Sunday, January 21, 2007

Canada and Natural Gas

I comment so much on Peak Oil that we lose sight of natural gas. Touring sites I haven't paid enough attention to brought me to this article about an expected drop in Canadian NG exports. This is due to the economics of drilling for NG, and the article lays it out very nicely. But consider this, 50% of Canada's NG comes to us. That could change if Canada needs to keep more gas to herself, whatever the reason. You'll note the expected impact on prices with just this adjustment. When NG peaks, about 10 years after PO, we can expect more serious adjustments to occur.

1 comment:

The North Coast said...

Some experts believe that natural gas will peak sooner than that.

The situation is ominous for Chicago, which is very gas-dependent and is stuffed with ultra-high skyscrapers. By ultra-high I mean 30 stories or more.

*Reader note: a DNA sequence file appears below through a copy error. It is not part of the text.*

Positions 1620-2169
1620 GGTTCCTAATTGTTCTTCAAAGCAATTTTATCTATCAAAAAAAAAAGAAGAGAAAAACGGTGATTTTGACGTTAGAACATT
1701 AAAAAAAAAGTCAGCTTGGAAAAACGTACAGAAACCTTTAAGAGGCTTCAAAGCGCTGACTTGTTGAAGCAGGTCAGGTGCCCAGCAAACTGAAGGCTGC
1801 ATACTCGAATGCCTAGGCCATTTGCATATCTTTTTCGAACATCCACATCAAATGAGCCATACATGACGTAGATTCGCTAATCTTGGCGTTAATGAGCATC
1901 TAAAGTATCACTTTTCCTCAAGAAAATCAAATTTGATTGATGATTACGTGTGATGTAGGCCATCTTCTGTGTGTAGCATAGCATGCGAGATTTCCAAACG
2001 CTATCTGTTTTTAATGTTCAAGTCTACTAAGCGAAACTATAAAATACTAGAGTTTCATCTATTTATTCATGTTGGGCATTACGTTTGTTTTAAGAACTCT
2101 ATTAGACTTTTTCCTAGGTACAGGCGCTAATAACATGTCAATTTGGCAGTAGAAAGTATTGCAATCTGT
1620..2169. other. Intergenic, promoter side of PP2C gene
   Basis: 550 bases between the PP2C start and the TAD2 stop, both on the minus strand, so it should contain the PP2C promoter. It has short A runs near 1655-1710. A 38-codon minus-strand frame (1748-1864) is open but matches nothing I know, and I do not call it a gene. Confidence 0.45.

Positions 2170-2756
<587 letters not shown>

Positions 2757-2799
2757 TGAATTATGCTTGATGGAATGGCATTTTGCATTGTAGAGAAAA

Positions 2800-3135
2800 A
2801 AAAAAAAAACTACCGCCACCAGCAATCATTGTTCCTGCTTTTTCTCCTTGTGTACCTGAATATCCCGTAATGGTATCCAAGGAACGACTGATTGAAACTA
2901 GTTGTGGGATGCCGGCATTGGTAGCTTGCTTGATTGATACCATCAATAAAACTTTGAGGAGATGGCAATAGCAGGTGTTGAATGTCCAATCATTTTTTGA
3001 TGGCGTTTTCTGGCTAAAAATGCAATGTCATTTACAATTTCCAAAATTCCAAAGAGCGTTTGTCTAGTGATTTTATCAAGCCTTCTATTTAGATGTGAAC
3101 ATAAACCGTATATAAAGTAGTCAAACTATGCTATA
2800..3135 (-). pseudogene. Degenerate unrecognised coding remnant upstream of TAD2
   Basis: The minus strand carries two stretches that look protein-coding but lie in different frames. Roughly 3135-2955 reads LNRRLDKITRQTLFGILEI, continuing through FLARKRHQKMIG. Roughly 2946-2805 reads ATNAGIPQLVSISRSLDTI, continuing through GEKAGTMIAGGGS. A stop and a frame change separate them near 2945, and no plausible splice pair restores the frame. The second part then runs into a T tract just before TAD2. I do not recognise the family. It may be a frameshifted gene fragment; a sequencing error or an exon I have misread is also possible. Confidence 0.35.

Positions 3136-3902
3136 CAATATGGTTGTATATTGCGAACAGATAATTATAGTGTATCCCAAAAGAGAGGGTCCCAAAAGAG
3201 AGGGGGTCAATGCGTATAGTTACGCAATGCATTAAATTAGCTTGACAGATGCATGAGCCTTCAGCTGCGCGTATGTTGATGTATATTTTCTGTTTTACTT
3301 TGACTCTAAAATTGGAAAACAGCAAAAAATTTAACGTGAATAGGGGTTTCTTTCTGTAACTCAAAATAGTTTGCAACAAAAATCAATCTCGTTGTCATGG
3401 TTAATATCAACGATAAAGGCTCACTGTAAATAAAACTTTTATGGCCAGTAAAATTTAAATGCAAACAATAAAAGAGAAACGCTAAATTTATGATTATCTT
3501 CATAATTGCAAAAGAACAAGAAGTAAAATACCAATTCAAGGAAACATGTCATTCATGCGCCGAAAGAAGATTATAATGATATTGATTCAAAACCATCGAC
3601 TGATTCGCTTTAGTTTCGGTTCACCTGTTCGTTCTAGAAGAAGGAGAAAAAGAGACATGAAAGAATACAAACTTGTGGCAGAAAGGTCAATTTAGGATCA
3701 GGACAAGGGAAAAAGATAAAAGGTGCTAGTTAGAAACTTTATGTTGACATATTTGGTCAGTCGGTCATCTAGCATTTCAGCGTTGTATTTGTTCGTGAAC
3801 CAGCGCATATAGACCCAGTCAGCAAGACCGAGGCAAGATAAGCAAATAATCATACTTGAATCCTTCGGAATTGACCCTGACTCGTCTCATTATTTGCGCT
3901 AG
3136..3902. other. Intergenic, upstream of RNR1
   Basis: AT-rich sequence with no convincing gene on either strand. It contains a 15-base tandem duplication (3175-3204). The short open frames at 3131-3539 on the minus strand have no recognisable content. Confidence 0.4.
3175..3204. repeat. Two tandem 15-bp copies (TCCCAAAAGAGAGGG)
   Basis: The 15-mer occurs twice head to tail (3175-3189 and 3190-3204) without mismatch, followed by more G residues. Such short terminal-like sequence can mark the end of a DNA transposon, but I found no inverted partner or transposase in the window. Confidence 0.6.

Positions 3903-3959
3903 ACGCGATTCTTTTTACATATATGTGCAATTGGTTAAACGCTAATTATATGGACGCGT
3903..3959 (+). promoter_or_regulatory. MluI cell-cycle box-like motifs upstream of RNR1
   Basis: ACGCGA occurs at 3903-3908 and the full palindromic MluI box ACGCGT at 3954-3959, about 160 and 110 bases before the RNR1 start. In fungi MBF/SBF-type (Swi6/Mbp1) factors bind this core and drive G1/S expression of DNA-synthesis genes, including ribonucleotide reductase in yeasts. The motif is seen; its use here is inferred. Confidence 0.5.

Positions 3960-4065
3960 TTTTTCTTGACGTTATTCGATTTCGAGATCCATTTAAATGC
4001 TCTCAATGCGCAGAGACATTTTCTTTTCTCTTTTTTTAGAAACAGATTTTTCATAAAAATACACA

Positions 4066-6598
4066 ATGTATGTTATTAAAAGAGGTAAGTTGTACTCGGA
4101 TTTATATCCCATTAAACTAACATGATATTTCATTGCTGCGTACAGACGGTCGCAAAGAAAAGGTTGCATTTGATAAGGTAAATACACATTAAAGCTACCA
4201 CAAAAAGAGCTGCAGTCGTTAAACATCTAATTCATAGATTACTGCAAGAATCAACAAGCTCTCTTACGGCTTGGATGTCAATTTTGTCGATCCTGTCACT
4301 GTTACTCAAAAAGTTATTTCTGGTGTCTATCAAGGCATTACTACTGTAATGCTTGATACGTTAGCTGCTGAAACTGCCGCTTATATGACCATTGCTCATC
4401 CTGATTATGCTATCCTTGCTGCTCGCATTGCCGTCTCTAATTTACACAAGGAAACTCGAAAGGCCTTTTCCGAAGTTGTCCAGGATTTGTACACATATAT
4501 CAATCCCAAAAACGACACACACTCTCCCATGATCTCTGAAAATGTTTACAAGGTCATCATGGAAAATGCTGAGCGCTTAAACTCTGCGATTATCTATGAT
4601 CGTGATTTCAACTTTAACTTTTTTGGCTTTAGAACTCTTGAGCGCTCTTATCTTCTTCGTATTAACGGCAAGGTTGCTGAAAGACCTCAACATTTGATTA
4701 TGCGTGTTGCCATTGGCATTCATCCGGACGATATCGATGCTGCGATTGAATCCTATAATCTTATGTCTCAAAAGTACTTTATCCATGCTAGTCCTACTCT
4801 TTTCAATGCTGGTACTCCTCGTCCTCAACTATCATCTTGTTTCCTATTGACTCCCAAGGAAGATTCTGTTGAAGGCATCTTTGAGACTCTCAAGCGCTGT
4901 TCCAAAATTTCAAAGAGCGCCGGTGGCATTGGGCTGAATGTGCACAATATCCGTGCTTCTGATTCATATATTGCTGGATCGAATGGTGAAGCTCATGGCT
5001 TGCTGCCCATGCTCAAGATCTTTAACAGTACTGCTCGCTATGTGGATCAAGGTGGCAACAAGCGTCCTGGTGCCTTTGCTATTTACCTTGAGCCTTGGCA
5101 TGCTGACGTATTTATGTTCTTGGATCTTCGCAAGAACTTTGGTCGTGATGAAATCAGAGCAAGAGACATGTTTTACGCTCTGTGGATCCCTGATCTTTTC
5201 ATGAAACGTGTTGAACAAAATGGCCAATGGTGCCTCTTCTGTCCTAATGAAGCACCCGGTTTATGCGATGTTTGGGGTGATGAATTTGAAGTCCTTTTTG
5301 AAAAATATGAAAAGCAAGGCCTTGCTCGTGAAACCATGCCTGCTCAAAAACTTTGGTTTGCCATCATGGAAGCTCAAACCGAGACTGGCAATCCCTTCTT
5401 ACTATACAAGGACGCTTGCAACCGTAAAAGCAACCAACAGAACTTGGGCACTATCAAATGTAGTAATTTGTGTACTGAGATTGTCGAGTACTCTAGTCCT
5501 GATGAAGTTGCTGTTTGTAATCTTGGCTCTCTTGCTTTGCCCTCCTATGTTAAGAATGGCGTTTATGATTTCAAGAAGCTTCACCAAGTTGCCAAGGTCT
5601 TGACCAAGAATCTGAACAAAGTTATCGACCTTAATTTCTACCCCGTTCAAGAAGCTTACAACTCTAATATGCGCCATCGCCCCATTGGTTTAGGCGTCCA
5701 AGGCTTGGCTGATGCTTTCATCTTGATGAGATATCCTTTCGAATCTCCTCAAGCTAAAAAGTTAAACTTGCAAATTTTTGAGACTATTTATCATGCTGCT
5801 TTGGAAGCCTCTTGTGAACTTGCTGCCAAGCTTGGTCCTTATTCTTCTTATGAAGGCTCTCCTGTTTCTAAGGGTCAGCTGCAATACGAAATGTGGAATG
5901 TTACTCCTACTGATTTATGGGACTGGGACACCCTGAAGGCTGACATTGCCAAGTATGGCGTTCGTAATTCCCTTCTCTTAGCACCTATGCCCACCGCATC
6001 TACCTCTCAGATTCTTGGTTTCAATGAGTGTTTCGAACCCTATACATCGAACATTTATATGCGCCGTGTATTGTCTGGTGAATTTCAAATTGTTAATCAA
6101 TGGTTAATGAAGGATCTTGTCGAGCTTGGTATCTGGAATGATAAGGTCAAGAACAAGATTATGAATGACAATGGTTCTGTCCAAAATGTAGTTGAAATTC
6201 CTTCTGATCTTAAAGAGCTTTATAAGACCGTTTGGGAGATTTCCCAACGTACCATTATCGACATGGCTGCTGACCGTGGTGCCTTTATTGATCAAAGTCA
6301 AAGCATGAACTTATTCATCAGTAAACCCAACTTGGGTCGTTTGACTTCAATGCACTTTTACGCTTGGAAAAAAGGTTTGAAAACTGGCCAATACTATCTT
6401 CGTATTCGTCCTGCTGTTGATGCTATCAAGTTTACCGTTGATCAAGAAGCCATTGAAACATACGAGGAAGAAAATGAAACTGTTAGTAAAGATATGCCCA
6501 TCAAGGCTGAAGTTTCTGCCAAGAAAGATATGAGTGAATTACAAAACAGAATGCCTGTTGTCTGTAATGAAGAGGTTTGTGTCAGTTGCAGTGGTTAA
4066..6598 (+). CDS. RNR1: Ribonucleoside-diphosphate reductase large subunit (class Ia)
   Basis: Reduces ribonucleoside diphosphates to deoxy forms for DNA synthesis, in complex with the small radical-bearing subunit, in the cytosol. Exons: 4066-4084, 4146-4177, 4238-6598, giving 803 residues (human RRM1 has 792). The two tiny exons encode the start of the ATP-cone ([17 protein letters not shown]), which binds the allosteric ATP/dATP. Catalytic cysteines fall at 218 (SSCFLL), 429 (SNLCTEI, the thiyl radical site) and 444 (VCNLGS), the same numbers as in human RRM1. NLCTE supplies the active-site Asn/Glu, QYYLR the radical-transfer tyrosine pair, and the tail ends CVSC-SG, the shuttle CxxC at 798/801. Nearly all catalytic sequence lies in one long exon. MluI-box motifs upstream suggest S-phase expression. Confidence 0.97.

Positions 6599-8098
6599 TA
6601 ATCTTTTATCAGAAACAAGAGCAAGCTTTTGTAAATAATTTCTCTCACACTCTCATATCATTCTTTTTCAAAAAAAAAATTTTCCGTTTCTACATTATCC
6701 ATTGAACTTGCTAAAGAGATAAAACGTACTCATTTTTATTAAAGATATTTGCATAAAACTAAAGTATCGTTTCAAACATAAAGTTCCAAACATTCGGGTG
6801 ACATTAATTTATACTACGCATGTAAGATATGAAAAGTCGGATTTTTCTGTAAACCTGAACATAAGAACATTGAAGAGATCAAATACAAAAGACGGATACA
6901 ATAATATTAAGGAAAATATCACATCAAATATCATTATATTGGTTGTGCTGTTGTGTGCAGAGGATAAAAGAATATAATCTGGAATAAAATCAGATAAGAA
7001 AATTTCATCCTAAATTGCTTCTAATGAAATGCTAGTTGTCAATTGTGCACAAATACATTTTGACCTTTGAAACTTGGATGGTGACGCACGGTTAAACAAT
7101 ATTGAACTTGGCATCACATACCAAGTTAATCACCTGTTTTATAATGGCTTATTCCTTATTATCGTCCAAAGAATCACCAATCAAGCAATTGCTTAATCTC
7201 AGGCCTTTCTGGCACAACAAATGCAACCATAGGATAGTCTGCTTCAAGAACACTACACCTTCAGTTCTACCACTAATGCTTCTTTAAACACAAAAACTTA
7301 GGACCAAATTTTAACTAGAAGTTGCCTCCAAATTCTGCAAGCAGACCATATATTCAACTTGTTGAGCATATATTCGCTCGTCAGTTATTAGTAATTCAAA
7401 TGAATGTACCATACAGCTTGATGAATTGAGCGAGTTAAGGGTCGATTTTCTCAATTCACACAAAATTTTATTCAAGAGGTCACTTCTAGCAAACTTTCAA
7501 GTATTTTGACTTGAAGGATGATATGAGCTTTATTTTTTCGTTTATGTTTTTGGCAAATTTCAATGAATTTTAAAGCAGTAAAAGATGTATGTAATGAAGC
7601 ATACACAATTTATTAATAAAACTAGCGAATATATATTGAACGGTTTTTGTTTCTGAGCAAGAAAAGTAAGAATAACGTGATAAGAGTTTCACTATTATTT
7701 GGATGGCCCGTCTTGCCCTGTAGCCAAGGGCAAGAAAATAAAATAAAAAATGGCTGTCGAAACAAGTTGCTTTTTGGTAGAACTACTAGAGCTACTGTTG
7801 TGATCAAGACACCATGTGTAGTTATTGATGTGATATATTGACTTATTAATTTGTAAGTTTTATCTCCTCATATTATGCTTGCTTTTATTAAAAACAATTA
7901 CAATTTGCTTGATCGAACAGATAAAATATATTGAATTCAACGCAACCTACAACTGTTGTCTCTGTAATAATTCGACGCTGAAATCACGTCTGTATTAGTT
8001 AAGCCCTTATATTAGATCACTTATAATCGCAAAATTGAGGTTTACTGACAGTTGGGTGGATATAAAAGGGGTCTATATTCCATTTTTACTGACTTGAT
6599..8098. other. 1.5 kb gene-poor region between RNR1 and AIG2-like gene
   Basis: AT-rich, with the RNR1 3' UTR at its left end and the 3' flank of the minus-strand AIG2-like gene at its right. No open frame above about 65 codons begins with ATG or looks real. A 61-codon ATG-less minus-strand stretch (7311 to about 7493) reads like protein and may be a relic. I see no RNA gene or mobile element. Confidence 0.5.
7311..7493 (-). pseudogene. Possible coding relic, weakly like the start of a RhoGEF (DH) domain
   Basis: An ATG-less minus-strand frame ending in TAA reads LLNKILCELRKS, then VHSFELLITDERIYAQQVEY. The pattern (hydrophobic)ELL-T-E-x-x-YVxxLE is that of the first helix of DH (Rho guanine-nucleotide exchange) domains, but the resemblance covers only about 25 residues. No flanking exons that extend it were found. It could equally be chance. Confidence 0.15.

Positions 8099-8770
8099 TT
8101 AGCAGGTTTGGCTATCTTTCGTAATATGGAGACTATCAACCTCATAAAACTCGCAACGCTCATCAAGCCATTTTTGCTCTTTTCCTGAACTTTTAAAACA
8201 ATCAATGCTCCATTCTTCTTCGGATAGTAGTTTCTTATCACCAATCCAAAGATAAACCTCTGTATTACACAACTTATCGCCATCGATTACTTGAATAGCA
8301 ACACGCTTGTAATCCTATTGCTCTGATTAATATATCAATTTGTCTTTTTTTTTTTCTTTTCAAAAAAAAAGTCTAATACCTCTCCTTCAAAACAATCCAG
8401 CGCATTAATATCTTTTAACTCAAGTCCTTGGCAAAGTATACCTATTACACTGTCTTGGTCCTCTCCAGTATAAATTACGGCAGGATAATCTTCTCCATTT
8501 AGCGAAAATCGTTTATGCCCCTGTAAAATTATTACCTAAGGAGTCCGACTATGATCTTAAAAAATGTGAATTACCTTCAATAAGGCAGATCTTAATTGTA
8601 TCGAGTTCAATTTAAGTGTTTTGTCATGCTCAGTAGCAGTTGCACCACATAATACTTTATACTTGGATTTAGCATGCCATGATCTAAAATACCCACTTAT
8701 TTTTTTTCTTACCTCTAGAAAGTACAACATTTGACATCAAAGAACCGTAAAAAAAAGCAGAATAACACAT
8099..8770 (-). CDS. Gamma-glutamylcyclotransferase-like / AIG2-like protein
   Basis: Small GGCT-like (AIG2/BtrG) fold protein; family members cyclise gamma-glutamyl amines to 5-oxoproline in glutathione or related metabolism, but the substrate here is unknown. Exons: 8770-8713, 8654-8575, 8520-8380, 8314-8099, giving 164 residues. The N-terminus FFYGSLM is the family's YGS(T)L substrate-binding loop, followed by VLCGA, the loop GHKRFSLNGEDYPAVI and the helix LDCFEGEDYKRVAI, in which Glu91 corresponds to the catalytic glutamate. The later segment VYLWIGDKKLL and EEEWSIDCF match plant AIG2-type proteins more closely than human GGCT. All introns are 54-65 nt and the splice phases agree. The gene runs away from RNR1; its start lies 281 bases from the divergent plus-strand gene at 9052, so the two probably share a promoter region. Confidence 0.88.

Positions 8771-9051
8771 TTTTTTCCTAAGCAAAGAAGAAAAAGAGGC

We need to revisit electric heat. There have been great strides made in improving the efficiency of electric furnaces, and I'm doing research to see just how much difference there is in the cost of operating an electric boiler rather than a gas one, for a large building. Right now it seems unfavorable, but that is because gas is still relatively cheap and plentiful.

This means people refuse to think outside the usual paradigm and consider that even though electric may be more expensive now, and still more so down the road, it may be all we have. Gas wells stop producing very suddenly.

I like the idea of of net-grid solar powered generators for large apt bldgs and even SF homes. It is, however, much more economical for a 40-unit bldg. With a net-grid system, you then take the bldg totally electric. You might as well- you need electricity for your gas furnace to work, anyway.

We, as a city, need to seriously work on a plan to reduce our dependence on natural gas.